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Uncertain future for local farmers: construction of a new police station may displace the Saturday morning Farmers' Market

Views 13 | Time to read: 3 minutes | Uploaded: 11 - 14 - 2018 | By: Macy Cannon


The Saturday morning Farmers’ Market is one of three locations the city is looking at for the construction of a new police station. Every Saturday for the last 35 years, the Farmers’ Market has taken place at the Cota Street Commuter parking lot. Many local farmers expressed concern over a potential move as they believe it could have a negative effect on their businesses.

The police station has resided on 215 East Figueroa Street since 1959. The original capacity for the station was 85 people, but there are now 220 employees and far too few parking spaces. The city and the police have been searching for a larger space and have now narrowed down their options. The other two locations that are being considered are the Lowry Center--a recreation center on De La Vina Street--and the Municipal Golf Course on Las Positas Road.

Many citizens have strongly opposed relocating the Farmers’ Market since it is responsible for “more than 50 percent of the income of all the markets in Santa Barbara,” according to The Independent. Additionally, KEYT reports that the farmers market draws 3,000 to 5,000 people every Saturday.

Anastasia Eichorn from Carpinteria Sage Hill Farm told the Horizon that the impact of the move depends “on where they would move us.” Eichorn feels that the location is very “central” and provides easy access for people on bikes, people who use walkers, and tourists. Even though no decision has been reached, she shared that her mother and many farmers--people who have been selling their produce for decades--are already in “crisis mode.” Overall Eichorn thinks that “a change in location here would be really devastating.”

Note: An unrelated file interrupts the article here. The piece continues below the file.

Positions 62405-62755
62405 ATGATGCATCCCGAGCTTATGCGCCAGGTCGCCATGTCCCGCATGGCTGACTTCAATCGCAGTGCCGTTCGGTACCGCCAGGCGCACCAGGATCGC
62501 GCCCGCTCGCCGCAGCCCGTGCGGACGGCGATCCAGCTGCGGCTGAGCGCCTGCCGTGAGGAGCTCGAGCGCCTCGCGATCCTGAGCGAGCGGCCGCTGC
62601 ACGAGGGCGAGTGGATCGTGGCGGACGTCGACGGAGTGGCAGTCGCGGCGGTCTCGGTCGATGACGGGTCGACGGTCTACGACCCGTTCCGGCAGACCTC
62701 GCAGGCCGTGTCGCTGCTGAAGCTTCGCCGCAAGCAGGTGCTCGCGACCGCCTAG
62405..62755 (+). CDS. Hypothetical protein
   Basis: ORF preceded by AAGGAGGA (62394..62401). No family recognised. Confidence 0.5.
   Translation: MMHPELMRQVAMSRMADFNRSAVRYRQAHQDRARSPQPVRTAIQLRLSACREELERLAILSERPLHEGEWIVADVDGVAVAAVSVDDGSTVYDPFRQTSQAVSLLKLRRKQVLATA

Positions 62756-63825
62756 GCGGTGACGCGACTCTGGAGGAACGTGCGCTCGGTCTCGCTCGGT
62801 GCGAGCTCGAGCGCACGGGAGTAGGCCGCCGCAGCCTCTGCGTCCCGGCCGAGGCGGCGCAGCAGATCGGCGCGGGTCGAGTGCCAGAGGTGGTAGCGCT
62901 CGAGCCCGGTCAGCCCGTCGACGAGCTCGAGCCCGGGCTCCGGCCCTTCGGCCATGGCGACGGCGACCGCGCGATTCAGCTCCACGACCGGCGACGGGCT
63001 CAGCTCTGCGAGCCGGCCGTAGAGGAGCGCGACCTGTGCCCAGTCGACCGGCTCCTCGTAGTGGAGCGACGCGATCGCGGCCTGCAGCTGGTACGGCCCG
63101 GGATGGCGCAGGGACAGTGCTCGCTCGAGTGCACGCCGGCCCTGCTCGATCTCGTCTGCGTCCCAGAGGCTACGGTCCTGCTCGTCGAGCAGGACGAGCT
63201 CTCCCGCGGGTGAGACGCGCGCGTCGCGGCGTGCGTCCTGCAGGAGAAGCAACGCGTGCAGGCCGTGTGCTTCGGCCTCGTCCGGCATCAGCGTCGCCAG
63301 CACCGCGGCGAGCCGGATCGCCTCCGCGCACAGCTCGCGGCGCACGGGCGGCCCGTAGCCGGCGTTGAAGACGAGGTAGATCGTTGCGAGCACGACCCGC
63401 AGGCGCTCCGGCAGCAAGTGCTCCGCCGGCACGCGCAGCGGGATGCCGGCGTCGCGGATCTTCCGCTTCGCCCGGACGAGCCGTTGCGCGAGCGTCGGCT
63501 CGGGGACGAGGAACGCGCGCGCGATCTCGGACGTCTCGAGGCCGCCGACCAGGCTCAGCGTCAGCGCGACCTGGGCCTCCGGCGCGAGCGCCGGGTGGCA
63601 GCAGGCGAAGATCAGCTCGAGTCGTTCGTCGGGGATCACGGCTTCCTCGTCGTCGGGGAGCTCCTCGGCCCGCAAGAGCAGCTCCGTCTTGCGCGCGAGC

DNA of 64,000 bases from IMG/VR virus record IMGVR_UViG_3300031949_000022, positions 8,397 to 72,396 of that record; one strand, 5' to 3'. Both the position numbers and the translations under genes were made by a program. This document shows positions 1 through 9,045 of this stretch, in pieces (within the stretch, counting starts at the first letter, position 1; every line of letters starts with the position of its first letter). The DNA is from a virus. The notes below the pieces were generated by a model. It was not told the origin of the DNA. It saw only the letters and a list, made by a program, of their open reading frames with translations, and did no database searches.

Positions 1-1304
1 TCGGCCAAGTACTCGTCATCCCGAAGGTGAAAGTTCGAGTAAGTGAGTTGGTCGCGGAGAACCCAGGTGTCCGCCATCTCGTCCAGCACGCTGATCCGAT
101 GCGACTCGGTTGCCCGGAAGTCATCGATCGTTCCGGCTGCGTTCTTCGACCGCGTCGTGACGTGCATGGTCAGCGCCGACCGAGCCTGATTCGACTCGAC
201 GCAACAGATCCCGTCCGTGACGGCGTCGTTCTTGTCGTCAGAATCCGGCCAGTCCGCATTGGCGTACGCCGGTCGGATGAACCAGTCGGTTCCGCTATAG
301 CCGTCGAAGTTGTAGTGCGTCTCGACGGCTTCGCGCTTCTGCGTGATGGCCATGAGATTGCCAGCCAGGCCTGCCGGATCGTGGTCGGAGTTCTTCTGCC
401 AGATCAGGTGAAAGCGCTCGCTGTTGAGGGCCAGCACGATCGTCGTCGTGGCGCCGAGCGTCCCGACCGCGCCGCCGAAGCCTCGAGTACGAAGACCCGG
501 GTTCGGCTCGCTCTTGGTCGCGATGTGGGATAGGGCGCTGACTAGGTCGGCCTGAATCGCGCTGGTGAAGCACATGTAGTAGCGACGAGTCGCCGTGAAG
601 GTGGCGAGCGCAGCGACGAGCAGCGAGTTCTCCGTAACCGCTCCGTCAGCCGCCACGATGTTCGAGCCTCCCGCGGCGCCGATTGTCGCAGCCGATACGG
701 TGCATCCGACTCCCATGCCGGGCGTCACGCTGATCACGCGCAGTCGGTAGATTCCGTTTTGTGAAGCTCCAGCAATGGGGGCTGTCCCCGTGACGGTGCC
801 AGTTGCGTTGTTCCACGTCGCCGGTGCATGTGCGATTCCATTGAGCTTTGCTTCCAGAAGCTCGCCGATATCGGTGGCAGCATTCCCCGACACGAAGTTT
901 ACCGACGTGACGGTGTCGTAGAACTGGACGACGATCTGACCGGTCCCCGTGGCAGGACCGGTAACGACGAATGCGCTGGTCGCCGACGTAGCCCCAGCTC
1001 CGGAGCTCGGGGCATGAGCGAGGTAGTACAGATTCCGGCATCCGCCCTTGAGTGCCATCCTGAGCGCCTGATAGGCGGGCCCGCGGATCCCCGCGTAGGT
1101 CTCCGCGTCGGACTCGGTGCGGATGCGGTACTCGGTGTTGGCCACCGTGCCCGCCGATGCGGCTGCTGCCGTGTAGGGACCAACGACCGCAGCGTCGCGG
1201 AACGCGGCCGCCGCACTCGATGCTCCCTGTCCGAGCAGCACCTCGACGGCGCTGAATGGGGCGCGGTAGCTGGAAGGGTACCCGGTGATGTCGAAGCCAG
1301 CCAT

Nancy Bertelsen from Bertelsen Ava expressed similar sentiments about the centrality of the market: “This is a very central location and we’ve been here for probably thirty or more years and it’s a very healthy crowd and healthy food and it’s stabilizing for Santa Barbara.”

Bertelsen also shared her opinions on what should be done about the police station situation. “My opinion is that they should keep their own police station for downtown to take care of the local crime and build a bigger one if they need more space. There are so many open spaces right now that they could move into.”

Kristin Collins of Creekside Apple Farms has been selling at the market since 1987. Collins shared that she thinks a move would be harmful to their businesses because customers’ routines would be thrown off and parking would become an issue. “Parking is so hard in Santa Barbara … so if we move to a new location that doesn’t have parking, that’s going to be a major issue.” Collins expressed her thoughts on the police station taking the lot: “you would think they would be able to find an empty space … instead of taking this beautiful place where they’re going to have to knock down all these trees and displace the community.”

Community leaders who are trying to prevent this change told the Horizon that if students would like to oppose the migration of the farmers market, you can call your local representatives or attend meetings on November 13th and 15th from 5:15-7:00 p.m. at the Franklin Neighborhood Center and La Cumbre Junior High, respectively.


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